IMPLICATIONS: Intracarotid injection of anesthetic drugs in doses that are sufficient to produce electrocerebral silence do not obtund early cerebral hyperemia after transient cerebral ischemia. This suggests that vascular, not neuronal mechanisms, are primarily responsible for early postischemic cerebral hyperperfusion.

Departments of *Anesthesiology and †Neurology, College of Physicians and Surgeons of Columbia University, New York

National Institute of Health GM KO8 Grant 00698 and Irving Clinical Research Award by the Irving Center for Clinical Research (SJ).

Presented, in part, at the annual meetings of the Society of Neurosurgical Anesthesia and Critical Care, October 10, 2003, and the American Society of Anesthesiologists, October 14, 2003, San Francisco, CA.

Accepted for publication November 25, 2003.

Address correspondence to Shailendra Joshi, MD, Florence Irving Assistant Professor, Department of Anesthesiology, P&S Box 46, College of Physicians and Surgeons of Columbia University, 630 West 168th St., New York, NY. Address e-mail to sj121@columbia.edu.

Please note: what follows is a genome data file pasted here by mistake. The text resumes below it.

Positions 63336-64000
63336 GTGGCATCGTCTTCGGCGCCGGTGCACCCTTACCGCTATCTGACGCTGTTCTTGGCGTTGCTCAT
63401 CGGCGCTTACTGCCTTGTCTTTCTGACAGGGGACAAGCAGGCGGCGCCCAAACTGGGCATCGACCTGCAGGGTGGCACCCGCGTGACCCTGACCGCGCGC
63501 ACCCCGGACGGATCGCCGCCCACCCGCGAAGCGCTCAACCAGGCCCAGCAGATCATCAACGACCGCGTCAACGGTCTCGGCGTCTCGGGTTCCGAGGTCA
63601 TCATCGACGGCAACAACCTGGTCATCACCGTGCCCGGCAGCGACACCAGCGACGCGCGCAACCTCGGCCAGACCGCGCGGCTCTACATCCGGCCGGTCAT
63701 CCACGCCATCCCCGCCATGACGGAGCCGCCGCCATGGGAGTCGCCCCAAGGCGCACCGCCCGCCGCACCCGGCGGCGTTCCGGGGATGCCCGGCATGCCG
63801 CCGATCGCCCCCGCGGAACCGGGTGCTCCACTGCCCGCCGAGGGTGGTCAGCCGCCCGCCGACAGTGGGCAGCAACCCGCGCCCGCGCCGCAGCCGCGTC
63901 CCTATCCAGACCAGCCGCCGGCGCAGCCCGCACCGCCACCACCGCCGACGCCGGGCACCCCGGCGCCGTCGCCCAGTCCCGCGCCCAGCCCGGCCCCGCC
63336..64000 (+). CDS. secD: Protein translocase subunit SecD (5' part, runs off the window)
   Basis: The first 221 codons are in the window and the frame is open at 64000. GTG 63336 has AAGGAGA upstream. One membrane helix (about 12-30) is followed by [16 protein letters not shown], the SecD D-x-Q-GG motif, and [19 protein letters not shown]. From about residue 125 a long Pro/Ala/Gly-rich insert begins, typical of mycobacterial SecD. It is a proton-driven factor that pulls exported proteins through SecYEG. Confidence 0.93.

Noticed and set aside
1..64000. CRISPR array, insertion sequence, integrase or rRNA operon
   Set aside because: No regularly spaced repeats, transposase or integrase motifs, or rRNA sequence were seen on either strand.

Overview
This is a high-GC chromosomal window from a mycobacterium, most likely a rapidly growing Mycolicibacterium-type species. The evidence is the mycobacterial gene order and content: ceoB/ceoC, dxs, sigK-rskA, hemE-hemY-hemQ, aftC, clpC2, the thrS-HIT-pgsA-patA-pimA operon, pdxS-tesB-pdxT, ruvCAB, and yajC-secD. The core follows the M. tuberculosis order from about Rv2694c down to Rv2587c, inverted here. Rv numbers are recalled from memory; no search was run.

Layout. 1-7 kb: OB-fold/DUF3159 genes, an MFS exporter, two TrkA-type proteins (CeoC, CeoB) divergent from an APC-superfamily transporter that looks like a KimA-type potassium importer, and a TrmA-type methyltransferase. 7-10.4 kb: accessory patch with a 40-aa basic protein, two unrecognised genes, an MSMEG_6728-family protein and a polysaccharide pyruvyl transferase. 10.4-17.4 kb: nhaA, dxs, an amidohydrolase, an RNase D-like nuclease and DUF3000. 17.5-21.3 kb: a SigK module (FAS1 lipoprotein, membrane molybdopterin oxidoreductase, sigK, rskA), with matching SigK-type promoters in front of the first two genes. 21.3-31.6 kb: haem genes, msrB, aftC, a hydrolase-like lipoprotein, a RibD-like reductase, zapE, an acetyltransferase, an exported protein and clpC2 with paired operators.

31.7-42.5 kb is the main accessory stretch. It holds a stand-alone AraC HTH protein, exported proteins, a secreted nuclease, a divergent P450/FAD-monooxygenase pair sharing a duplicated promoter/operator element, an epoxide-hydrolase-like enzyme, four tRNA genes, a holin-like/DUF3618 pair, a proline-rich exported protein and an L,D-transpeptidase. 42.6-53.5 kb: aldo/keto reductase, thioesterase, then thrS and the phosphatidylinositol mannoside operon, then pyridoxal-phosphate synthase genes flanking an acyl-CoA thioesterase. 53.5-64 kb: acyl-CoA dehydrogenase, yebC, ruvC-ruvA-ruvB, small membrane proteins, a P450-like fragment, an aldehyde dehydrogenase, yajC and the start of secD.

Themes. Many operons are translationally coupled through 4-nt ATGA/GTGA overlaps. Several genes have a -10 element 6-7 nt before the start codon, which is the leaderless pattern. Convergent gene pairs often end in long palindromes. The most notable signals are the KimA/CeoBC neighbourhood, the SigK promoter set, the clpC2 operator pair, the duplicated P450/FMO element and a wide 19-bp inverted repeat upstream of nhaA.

The etiology and clinical significance of early cerebral hyperemia remains obscure. Both neuronal and vascular mechanisms have been implicated in the etiology of early cerebral hyperemia (1,2). Intracarotid infusion of anesthetic drugs can achieve electroencephalographic (EEG) silence at a fraction of IV doses that do not cause significant systemic hypotension (3). We hypothesized that if neuronal activity was primarily responsible for early cerebral hyperemia then electrocerebral silence by intracarotid anesthetics would prevent the hyperemic response. Clinically, small doses of intraarterial anesthetics could alter the outcome of reperfusion injury after intraarterial thrombolysis because the catheter for the delivery of drugs would be located in the region of injury.